October 4 marks six years since the 'Alaska Massacre' in Guatemala, in which the military opened fire on peaceful Indigenous demonstrators, killing six.
It was the first killing by security forces since the signing of the peace accords in 1996. To date, no one has been convicted of the murders.
On October 4, 2012, about 3,000 people from Totonicapan, mostly Indigenous Mayan K’iche, blocked a segment of the Inter-American Highway known as the ‘Summit of Alaska’ (kilometer 169) in protest against increasing electricity tariffs and constitutional reforms.
Witnesses say a private security guard from a truck stuck at the blockade opened fire on the demonstrators, killing Santos Hernandez Menchu. What followed is still unclear.
The initial shooting triggered a reaction from the army. Interior Minister Mauricio Lopez Bonilla said the security forces didn’t carry weapons, but his claim was disproved by photographs taken at the scene.
Officials then claimed the soldiers acted out of fear and fired in the air, but victims know otherwise. More than 50 people were injured and six killed, including Hernandez, Jose Eusebio Puac Baquiax, Arturo Felix Sapon Yax, Jesus Baltazar Caxaj Puac, Jesus Francisco Puac Ordoñez and Rafael Nicolas Batz. One of the injured died days later.
“We were protesting peacefully when soldiers arrived and started shooting at us without mercy,” said Pedro Sapon, a relative of one of the victims. “We’re only demanding our rights.”
The shooting triggered a response from demonstrators, who threw rocks at the military and torched an army truck. More protests erupted in the following days.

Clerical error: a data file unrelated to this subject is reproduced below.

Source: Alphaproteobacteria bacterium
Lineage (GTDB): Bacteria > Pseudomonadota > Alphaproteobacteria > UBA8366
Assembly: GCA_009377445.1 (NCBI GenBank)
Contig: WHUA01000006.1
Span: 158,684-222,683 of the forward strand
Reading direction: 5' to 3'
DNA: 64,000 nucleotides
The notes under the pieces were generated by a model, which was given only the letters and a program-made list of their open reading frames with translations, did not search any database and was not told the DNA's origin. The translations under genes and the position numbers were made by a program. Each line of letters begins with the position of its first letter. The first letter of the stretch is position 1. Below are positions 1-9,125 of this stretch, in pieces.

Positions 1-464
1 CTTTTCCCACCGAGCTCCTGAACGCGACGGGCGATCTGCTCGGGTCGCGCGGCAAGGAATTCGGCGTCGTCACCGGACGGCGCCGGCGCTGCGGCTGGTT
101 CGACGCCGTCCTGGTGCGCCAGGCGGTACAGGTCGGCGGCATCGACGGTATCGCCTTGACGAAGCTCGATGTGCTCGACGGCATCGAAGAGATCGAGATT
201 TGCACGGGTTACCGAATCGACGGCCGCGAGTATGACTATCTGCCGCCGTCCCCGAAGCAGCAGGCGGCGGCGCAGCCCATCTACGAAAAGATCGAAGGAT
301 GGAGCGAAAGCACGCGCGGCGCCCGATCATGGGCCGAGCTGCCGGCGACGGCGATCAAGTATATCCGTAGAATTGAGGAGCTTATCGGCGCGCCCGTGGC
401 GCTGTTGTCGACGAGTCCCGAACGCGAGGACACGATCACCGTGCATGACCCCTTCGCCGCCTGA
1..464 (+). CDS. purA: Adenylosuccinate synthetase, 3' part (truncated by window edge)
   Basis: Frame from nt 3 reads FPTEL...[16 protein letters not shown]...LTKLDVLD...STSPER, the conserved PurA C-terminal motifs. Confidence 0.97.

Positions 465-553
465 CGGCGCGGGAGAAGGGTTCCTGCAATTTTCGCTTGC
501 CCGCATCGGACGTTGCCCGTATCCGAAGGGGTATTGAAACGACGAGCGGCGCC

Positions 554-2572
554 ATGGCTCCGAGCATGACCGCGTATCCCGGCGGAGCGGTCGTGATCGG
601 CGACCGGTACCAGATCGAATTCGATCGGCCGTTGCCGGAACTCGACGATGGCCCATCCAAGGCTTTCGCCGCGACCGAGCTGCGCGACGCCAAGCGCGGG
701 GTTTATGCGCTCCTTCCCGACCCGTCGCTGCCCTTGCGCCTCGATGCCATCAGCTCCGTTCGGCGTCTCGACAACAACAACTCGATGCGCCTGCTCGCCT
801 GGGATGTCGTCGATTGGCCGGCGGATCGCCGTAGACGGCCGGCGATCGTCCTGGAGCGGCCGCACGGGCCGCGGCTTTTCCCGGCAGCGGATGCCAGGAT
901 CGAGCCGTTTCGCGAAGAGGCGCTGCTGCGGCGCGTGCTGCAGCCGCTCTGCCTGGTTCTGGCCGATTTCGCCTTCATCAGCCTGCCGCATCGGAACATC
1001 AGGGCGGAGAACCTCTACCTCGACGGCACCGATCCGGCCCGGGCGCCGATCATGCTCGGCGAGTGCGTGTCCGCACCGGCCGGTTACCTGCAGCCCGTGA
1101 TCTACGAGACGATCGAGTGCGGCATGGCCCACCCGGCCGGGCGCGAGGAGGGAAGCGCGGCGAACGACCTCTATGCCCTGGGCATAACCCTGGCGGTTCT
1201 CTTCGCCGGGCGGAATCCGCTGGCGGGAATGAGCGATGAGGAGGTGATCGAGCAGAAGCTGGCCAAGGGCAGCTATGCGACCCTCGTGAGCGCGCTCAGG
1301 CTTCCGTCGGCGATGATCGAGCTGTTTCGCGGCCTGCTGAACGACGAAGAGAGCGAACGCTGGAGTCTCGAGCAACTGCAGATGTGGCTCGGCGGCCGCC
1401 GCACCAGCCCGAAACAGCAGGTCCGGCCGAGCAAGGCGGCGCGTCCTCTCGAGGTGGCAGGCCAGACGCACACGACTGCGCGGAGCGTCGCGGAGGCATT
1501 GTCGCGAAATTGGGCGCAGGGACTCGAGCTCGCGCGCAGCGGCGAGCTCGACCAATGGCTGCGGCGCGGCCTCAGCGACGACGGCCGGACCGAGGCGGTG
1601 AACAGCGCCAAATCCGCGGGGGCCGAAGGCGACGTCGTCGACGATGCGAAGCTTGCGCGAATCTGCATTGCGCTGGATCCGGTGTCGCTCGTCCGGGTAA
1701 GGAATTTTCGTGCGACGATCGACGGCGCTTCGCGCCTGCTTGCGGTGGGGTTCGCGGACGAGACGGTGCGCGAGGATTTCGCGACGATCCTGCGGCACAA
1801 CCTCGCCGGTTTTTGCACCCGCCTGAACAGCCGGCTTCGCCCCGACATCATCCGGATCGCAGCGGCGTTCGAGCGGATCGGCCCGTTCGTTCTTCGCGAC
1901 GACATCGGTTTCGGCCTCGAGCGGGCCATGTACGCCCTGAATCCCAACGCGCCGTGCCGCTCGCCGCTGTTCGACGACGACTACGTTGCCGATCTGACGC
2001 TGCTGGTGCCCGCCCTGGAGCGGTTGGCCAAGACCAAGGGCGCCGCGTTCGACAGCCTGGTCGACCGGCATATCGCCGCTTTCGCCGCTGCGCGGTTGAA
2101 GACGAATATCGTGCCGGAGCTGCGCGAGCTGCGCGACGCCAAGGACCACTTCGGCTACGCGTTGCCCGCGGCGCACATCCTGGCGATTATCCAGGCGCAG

“Totonicapan: sixth anniversary of the #AlaskaMassacre during the government of Otto Perez Molina. They demand justice for the martyrs and their widows, relatives and the K’iche people.”
After the events, Colonel Juan Chiroy Sal and soldiers Dimas Garcia Perez, Marcos Chun Sacul, Abner Cruz Perez, Abraham Gua Cojoc, Felipe Chub Coc, Ana Rosa Cervantes Aguilar, Edin Adolfo Agustin Vasquez and Manuel Lima Vasquez were accused of extrajudicial killing and placed in pre-trial detention.
In February 2013, the court ruled “the State of Guatemala” was ultimately responsible for the killings, but judge Carol Patricia Flores changed the soldiers’ charges to homicide in a dangerous context and the colonel’s to failing to fulfill duties, as his troop wasn’t supposed to approach the scene of the protests.
The move was seen as an act of corruption by the plaintiffs, who fought a legal battle until the original charges were reinstated in 2018.
Also, in 2014 President Otto Perez Molina’s administration handed US$520,000 to the relatives of the victims in an attempt to stop any legal process, but failed as the communities considered the gesture insufficient.